Legendary bassist steps out of the shadows

Phil Stack
Mary’s Underground, October 15

Rock bands are rife with sidelined songwriting geniuses waiting for their moment to shine – take a bow George Harrison, Dave Grohl, Phil Collins, et al – but few background players have taken quite as long to step into the spotlight as Phil Stack, bassist for pop-rock act Thirsty Merc.

Not that the forty-something Sydney-based musician has been idle: also the go-to double-bassist for jazzman James Morrison, Stack has been writing songs for years, although he only released his debut solo album, Colourful, Noisy, in March.

dsadCredit:Bruce Baker

Strolling onto the stage with the air of a man with nothing to prove, Stack and his three-piece band launch into a muscular, energetic version of album track Celebrate Life that is considerably more rollicking and funkier than its recorded incarnation.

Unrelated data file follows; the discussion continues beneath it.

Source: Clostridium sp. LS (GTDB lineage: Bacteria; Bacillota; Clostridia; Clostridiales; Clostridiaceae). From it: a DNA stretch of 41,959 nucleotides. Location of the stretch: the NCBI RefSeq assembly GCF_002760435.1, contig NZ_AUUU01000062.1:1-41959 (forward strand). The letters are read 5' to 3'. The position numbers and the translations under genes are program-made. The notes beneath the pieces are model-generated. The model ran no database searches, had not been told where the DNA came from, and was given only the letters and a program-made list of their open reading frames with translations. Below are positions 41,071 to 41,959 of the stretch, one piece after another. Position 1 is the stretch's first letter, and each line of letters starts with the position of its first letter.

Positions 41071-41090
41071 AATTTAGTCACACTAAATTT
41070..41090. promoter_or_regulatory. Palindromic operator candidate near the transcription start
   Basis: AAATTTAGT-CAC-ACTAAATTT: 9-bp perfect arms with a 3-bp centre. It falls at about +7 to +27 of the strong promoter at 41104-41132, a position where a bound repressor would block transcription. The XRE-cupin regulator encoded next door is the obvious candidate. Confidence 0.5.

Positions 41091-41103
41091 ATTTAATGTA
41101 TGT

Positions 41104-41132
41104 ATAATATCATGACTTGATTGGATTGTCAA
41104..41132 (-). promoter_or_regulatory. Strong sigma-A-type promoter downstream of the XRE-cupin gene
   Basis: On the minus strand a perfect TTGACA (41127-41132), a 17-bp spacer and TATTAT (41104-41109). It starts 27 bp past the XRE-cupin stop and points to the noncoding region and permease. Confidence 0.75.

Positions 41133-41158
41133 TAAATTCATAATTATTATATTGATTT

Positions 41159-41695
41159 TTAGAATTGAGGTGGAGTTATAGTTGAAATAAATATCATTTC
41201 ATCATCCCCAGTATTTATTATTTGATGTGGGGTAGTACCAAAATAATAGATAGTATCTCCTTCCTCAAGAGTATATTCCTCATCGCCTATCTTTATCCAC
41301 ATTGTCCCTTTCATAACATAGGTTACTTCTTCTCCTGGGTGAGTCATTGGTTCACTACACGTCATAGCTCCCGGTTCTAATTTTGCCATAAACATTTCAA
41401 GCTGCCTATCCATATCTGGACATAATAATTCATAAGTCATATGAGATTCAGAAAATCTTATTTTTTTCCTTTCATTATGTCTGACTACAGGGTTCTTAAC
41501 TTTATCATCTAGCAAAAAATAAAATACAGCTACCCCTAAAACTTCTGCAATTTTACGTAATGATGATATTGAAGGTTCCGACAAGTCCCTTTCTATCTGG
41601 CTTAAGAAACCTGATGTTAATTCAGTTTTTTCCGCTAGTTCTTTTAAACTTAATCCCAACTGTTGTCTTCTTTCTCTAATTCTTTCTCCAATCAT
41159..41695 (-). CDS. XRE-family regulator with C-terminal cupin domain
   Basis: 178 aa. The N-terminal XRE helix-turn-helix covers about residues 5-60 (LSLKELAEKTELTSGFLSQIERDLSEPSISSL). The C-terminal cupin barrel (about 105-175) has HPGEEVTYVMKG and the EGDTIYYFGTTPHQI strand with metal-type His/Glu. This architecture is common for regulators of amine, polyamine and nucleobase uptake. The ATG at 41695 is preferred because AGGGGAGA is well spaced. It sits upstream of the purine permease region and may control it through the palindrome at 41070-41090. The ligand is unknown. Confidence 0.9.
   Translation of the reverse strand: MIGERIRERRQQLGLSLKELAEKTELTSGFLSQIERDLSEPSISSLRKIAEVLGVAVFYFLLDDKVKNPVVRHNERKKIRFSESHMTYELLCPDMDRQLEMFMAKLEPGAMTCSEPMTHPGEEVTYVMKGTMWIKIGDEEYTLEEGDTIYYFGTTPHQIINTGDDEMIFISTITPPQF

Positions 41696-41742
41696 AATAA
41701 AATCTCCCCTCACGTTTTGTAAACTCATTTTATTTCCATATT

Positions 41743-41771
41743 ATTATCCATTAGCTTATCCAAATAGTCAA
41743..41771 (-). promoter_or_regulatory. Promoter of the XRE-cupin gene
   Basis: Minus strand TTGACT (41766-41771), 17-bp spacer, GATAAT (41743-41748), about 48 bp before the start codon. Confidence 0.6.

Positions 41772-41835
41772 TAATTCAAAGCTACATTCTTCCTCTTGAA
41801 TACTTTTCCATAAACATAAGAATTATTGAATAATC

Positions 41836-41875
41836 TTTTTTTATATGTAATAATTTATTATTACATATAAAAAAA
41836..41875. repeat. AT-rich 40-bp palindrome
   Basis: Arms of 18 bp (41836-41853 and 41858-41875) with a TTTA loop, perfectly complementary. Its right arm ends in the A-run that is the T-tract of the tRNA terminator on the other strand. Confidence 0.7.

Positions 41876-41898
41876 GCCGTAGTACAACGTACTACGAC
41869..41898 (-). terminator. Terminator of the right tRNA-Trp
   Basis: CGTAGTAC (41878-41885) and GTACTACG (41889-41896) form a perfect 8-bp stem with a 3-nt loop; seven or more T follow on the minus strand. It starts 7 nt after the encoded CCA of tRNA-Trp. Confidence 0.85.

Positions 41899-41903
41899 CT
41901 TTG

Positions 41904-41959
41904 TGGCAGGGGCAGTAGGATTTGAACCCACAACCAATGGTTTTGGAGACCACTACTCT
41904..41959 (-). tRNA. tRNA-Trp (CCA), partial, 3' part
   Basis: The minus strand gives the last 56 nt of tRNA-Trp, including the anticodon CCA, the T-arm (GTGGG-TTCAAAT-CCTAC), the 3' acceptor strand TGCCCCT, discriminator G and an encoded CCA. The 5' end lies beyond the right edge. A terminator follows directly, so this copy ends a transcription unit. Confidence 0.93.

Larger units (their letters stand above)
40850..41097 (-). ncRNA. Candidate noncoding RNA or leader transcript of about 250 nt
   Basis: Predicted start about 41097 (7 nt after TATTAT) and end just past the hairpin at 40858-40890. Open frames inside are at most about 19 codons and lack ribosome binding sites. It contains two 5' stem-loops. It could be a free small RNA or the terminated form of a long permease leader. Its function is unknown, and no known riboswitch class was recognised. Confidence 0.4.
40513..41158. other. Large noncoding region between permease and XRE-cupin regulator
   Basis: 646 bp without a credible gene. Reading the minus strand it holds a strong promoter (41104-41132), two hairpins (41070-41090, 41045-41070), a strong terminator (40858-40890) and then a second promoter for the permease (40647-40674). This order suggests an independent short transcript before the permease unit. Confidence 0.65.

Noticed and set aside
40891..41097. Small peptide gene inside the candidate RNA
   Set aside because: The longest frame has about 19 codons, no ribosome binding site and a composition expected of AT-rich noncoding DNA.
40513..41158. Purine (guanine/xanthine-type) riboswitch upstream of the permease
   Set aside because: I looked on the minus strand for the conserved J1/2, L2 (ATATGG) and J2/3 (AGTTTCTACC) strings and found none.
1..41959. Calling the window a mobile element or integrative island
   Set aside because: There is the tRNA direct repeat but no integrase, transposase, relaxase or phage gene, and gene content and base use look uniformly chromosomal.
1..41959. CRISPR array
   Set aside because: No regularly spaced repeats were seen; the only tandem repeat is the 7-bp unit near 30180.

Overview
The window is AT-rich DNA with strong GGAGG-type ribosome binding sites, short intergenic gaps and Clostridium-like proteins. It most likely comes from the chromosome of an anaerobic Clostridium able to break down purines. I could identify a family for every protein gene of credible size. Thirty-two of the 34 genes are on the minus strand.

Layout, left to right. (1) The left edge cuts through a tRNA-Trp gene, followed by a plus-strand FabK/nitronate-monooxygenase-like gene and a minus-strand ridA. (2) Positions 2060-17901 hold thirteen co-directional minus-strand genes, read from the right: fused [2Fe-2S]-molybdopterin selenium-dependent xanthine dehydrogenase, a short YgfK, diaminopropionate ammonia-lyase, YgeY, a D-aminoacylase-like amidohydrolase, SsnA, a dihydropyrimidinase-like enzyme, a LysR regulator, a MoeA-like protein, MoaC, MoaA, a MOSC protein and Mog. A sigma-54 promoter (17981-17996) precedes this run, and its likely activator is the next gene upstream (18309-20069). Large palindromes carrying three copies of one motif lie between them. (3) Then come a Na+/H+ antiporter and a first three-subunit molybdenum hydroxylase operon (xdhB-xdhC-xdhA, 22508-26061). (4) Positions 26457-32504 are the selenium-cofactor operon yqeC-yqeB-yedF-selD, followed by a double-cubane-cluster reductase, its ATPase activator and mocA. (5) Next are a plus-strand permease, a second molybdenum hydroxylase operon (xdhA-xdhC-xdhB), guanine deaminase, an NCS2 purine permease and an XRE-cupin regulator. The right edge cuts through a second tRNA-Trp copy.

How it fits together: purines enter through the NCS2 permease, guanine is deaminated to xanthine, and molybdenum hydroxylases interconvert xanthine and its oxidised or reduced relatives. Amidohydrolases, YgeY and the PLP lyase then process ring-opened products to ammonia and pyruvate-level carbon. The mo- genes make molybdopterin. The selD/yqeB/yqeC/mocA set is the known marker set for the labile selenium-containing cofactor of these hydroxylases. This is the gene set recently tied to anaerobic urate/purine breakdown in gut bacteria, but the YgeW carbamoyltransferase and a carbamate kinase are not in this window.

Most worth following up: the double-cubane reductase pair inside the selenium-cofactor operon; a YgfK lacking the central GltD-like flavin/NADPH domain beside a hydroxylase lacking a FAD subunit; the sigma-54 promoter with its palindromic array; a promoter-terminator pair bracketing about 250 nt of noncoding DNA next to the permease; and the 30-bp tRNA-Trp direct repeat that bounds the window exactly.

Stack takes a seat at a piano for next number Golden Eye, a song that appropriately sounds like a cross between the theme song for a James Bond film and a The Bends-era Radiohead ballad.

Not content just to show off the pop side of his repertoire, Stack pulls out a man-sized double-bass to lead the band and guest trumpeter Harrison Ball through a spirited jazz number, the musicians ably demonstrating their skills stretch far beyond that of the average rock band.

After the genre detour it’s back into ’70s pop-rock territory with the fantastic Trading Up, a song that could pass for a lost Electric Light Orchestra track if Jeff Lynne had sunk his money into bad drugs rather than giant spaceship stage props.

Amid all the instrument-swapping and genre-hopping, Stack and his band look both at ease and in complete command of their craft, clearly enjoying the rare opportunity to play to a live audience.

As a beaming Stack and his band close out with a rocking cover of the Beatles’ She Came In Through the Bathroom Window, you can’t help but revel in the joy of this perennial support player finally stepping out and owning his new position as frontman.

Most Viewed in Culture

Source: Read Full Article